Peggy's love life was vibrant, with many husbands and lovers, almost all of whom were artists. She reveals a lot in her memoir, "Out of this Century," of which there are three different versions. The first version, which she wrote in the back room of Art of This Century, received negative reviews as it was a tell-all about her relationships with little about her life in the art world. The third and final version is a culmination of her relationships, her experience in the arts, her life in New York City, and her life in Venice. I recently bought the book believing it to be the third version, but it turns out my copy is the first. I still plan on reading it and getting all the juicy details.
Peggy also appears in the memoirs, journals, and autobiographies of many other writers and artists. A lot of this is cited in "The Shock of the Modern" and gave me a list of other books I hope to read soon.
That is all for now! I hope this inspires some of you to look up Peggy Guggenheim and research her a bit. Such a fascinating and complex woman who gave us so much when it comes to art!

Monday, October 24, 2016

Pattern Play!

Lately I've been having a lot of fun experimenting with a looser style and
 creating patterns from these creations. Operating in this style has enabled me to expand the products I offer in my Society6 shop. I now have shower curtains, bedspreads, towels, rugs, and throw blankets in addition to all the fun smaller products in my shop.

Is everyone having a good fall? The weather has been so inconsistent, but I love the classic cool autumn days.

Tuesday, September 27, 2016

Bedrooms Coloring Party!

I'm so excited to announce my official event for my coloring book, Bedrooms
On Thursday November 3rd from 7 to 10 pm, I'll be having a coloring party and signing at Trident Booksellers and Cafe on Newbury Street in Boston.
Tickets are $10 and include entry, three free sample pages from Bedrooms, and coloring supplies to hang out and color with! If you purchase the book, I'll be there to sign and personalize it. :)
Tickets can be purchased here.
I hope to see you there!
xo, Amanda

Saturday, June 25, 2016


Hello everyone!
I can't believe how long it has been since I've posted. I know that the satisfaction I get from the community on Instagram has kind of filled the place of that which I used to get from my blog, but I really do miss being here, writing, documenting. I am determined to return to regular posting, and in the upcoming months I am making the transition into full-time artist and I know that will allow me to do so.
For now, here are some updates! My coloring book, Bedrooms, is finally out with Pomegranate! This book has been such a labor of love for me and I am so happy to finally see it in print. You can purchase it directly from Pomegranate here, and I also have some signed copies available in my etsy shop. It's also in stores, though I cannot tell you which ones when it comes to national locations! :)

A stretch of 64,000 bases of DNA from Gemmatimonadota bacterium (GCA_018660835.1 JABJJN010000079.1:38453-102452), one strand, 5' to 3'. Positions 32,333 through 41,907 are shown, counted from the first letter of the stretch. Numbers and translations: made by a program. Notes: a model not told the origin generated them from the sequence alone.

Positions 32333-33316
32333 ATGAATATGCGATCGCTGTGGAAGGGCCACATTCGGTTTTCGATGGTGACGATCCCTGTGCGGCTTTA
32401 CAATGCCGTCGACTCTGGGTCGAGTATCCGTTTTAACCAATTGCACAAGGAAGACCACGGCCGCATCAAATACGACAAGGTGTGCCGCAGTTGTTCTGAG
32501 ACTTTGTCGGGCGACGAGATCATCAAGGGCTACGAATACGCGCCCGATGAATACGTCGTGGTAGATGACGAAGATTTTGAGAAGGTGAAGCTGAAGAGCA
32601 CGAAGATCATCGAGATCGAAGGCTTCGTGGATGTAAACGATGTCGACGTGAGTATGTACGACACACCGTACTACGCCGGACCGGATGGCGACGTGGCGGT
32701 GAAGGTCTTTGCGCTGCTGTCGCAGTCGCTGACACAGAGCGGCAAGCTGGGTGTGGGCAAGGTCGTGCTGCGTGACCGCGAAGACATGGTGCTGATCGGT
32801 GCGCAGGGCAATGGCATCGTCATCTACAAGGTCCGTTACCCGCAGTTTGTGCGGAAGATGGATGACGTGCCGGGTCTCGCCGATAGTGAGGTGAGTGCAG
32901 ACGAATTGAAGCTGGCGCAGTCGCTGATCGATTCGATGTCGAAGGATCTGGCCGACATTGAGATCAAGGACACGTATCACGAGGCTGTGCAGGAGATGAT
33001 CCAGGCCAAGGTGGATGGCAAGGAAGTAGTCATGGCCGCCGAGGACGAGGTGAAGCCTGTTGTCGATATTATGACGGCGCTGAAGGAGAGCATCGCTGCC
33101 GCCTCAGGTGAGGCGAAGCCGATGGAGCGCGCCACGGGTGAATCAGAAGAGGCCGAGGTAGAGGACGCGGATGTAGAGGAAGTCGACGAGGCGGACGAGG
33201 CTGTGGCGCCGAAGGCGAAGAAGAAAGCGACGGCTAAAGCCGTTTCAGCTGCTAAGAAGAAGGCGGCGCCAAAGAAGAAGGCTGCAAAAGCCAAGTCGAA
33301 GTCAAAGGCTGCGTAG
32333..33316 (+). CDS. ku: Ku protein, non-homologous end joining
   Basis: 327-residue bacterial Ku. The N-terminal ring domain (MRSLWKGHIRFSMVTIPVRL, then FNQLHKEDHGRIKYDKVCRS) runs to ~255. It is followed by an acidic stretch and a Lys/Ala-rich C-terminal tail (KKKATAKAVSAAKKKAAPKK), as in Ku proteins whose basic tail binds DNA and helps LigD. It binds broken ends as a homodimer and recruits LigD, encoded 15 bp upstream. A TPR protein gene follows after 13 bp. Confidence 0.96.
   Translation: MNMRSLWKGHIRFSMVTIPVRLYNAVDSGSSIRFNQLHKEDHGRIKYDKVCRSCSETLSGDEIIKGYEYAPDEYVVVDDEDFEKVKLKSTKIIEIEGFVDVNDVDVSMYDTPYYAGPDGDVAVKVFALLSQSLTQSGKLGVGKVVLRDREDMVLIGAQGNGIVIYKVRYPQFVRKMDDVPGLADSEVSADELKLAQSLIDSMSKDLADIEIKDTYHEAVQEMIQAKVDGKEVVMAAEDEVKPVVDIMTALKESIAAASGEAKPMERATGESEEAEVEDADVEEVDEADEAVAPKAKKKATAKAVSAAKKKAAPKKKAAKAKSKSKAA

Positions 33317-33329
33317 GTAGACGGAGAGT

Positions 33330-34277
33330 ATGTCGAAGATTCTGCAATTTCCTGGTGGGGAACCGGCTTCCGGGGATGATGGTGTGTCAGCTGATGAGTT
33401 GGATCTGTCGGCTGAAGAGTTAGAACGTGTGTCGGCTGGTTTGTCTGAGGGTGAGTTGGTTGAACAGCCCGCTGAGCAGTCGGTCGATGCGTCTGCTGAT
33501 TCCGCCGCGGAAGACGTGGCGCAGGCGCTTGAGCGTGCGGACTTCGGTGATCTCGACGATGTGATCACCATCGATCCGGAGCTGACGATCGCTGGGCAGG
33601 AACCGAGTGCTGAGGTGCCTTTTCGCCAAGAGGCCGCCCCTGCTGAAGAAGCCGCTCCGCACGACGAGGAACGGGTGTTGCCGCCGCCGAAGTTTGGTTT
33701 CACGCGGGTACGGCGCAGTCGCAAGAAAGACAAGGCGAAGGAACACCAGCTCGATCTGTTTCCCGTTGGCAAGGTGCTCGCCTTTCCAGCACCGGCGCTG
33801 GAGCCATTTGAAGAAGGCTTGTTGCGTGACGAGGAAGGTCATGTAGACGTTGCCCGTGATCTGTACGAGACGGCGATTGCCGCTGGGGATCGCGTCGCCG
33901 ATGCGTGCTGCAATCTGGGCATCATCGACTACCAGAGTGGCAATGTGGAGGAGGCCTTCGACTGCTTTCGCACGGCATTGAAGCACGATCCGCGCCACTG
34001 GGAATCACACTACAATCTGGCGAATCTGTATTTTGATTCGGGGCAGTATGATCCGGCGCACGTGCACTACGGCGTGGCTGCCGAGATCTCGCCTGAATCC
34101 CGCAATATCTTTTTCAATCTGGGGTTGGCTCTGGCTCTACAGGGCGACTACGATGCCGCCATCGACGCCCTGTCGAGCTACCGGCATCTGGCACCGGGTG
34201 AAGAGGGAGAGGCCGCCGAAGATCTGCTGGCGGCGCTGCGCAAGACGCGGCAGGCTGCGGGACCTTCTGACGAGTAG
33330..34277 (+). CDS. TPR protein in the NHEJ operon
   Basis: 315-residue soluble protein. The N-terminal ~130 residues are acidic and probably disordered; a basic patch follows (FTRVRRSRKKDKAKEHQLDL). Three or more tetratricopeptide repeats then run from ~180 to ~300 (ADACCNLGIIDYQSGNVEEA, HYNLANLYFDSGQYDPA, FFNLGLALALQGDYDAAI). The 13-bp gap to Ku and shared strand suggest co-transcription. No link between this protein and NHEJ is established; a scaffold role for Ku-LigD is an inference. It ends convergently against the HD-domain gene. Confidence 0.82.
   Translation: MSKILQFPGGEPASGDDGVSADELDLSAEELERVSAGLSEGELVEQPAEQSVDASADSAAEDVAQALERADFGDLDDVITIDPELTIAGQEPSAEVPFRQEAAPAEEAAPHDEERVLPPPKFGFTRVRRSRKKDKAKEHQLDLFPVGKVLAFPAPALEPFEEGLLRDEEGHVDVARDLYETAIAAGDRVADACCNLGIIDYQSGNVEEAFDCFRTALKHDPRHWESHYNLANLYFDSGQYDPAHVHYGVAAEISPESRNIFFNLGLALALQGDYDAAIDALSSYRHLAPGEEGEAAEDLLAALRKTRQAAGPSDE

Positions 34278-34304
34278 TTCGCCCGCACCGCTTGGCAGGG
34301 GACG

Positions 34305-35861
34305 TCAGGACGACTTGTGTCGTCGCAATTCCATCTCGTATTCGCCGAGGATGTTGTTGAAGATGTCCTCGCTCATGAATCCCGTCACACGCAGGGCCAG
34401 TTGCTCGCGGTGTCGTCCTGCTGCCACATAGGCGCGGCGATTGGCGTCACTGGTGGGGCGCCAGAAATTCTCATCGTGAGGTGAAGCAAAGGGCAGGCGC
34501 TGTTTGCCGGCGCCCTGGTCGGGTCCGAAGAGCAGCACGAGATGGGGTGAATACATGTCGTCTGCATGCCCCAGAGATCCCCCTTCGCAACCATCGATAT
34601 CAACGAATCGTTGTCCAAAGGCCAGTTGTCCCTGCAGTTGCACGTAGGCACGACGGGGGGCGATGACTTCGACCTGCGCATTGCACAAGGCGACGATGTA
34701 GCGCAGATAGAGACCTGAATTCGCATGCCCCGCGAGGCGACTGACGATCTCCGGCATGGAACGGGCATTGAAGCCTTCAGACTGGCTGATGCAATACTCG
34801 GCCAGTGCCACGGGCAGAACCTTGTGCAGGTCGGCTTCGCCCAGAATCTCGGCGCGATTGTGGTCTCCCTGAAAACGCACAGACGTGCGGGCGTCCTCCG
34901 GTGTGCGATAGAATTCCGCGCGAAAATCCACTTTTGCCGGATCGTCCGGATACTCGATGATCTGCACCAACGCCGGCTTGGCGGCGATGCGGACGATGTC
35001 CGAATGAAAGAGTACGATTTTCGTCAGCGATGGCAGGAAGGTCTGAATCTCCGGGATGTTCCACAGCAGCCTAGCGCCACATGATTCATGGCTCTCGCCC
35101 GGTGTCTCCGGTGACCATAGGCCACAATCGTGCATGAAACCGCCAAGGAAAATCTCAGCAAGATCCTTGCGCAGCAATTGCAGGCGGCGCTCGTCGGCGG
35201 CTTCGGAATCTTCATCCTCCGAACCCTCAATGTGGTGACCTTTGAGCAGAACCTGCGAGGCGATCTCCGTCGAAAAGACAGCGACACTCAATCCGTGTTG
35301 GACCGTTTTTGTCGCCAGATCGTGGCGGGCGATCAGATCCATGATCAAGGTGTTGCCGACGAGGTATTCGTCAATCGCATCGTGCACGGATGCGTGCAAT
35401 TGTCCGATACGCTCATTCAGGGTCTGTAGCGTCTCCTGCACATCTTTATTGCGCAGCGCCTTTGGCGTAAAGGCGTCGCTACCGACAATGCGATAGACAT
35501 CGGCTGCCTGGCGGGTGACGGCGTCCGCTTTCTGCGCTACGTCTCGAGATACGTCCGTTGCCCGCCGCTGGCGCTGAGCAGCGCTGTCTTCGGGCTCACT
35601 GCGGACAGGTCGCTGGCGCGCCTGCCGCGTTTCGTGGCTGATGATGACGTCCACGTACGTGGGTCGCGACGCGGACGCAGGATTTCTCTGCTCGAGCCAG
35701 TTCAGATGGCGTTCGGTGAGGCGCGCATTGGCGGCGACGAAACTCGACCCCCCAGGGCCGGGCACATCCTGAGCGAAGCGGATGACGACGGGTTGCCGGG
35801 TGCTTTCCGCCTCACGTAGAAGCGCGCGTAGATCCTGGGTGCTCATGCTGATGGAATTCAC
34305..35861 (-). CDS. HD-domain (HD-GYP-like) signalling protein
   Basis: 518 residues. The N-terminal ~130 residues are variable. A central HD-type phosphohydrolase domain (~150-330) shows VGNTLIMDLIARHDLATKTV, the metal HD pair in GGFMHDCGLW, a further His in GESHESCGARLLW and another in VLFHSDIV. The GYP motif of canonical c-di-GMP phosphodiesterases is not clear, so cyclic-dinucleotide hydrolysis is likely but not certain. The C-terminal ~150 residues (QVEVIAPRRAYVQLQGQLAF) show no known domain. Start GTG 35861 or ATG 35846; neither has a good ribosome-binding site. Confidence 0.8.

I also gave my website a much-needed update! 
I hope you're all having a lovely start to summer.
I'll be back soon.
Love, Amanda

Thursday, February 11, 2016

The Calm Below

 The Calm Below
Acrylic on Masonite, 11x14"
 I have to admit, I was horrified when I looked at my blog today and saw that it has been almost a full year since I last posted! So much has happened, and it has gone unshared here. Instagram has definitely become my main platform for sharing work. It's quick and informal and on my phone and I love it, so it's become all too easy to forget other forms of social media.
I miss this blog. It's truly been the keeper and tracker of every little success I've had thus far in my art career, big or small. I'm going to try to post here once a week. That is my new goal.
So, I will be back soon. Happy Valentine's Day!

Thursday, February 19, 2015

Shop Update

There are some new things in my etsy shop:
 These new watercolors (measuring 4.25 x 5.5" each) are listed in the Original Paintings section of my shop
and my "I Love Pizza" girl is now an 8x10 print in the Signed Prints section.
Happy mid-February!
xo, Amanda

Friday, February 13, 2015

the elephant valentines

As you've perhaps noticed over the years, I like to commemorate Valentine's Day on this blog by sharing what I call "the elephant valentines."
The Elephant Valentines were hand-painted (or sometimes hand-crayoned) valentines created by e. e. cummings for his wife, Marion Morehouse.
There is so much to love about these valentines: the ever-present elephant, who seems, to me, to be a symbol of friendship, loyalty, playfulness, and gentleness; the beautiful, painterly, made-by-hand, labor of love quality; the simplicity and the tradition.
Valentine's Day will forever for me be an elephant holiday, thanks to e. e. cummings. 
I hope that you all have a beautiful February 14th, no matter how you celebrate!
Love, Amanda

Sunday, February 8, 2015

Local Love

 Today I tabled at the BCAE's second annual Local Love pop-up shop. Snow threatened to put a damper on the day, but wonderful people braved the weather to come out and shop. I want to give a heart-felt thank you to all who came!
 This is my super cute and talented friend Alaina, who just began her calligraphy and paper goods business, Extras by Alaina. It was so fun to have a friend nearby.
 I taught portrait painting in this room a few years ago. It was enchanting to teach here. I had found out that Sylvia Plath had taken poetry courses at the BCAE long ago and it thrilled me.
 I spent the day prior to the show back home at my parents' so I could finish up some ideas. I really love the task of making. I found the above gold oval frame at Saver's and thought that my new whale girl would be perfect in it.
 I also relished the fact that I was going to be in a Valentine's Day show (I love Valentine's Day!) and, for the first time ever, crafted some valentines with my artwork.
I hope you all had a beautiful weekend!
xo, Amanda